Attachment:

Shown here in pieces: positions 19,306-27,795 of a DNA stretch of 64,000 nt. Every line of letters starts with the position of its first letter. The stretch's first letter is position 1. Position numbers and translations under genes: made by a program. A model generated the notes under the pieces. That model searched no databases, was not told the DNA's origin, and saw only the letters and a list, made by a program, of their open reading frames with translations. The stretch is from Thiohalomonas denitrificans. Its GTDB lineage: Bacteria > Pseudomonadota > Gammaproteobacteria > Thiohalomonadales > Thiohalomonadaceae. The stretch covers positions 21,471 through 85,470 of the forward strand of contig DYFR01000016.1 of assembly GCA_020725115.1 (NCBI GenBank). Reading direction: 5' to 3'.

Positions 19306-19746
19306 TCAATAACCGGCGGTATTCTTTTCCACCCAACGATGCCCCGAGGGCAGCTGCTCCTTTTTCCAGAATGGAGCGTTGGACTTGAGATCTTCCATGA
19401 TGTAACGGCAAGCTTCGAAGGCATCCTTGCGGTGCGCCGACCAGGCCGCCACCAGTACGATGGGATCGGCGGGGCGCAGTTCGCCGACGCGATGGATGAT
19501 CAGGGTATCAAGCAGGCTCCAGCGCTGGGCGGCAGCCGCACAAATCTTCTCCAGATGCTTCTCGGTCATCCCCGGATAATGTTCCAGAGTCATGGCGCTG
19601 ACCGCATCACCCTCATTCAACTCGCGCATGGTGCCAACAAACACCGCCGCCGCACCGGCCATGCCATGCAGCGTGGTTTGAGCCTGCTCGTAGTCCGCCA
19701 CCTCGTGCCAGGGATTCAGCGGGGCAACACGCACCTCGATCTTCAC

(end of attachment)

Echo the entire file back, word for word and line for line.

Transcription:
Shown here in pieces: positions 19,306-27,795 of a DNA stretch of 64,000 nt. Every line of letters starts with the position of its first letter. The stretch's first letter is position 1. Position numbers and translations under genes: made by a program. A model generated the notes under the pieces. That model searched no databases, was not told the DNA's origin, and saw only the letters and a list, made by a program, of their open reading frames with translations. The stretch is from Thiohalomonas denitrificans. Its GTDB lineage: Bacteria > Pseudomonadota > Gammaproteobacteria > Thiohalomonadales > Thiohalomonadaceae. The stretch covers positions 21,471 through 85,470 of the forward strand of contig DYFR01000016.1 of assembly GCA_020725115.1 (NCBI GenBank). Reading direction: 5' to 3'.

Positions 19306-19746
19306 TCAATAACCGGCGGTATTCTTTTCCACCCAACGATGCCCCGAGGGCAGCTGCTCCTTTTTCCAGAATGGAGCGTTGGACTTGAGATCTTCCATGA
19401 TGTAACGGCAAGCTTCGAAGGCATCCTTGCGGTGCGCCGACCAGGCCGCCACCAGTACGATGGGATCGGCGGGGCGCAGTTCGCCGACGCGATGGATGAT
19501 CAGGGTATCAAGCAGGCTCCAGCGCTGGGCGGCAGCCGCACAAATCTTCTCCAGATGCTTCTCGGTCATCCCCGGATAATGTTCCAGAGTCATGGCGCTG
19601 ACCGCATCACCCTCATTCAACTCGCGCATGGTGCCAACAAACACCGCCGCCGCACCGGCCATGCCATGCAGCGTGGTTTGAGCCTGCTCGTAGTCCGCCA
19701 CCTCGTGCCAGGGATTCAGCGGGGCAACACGCACCTCGATCTTCAC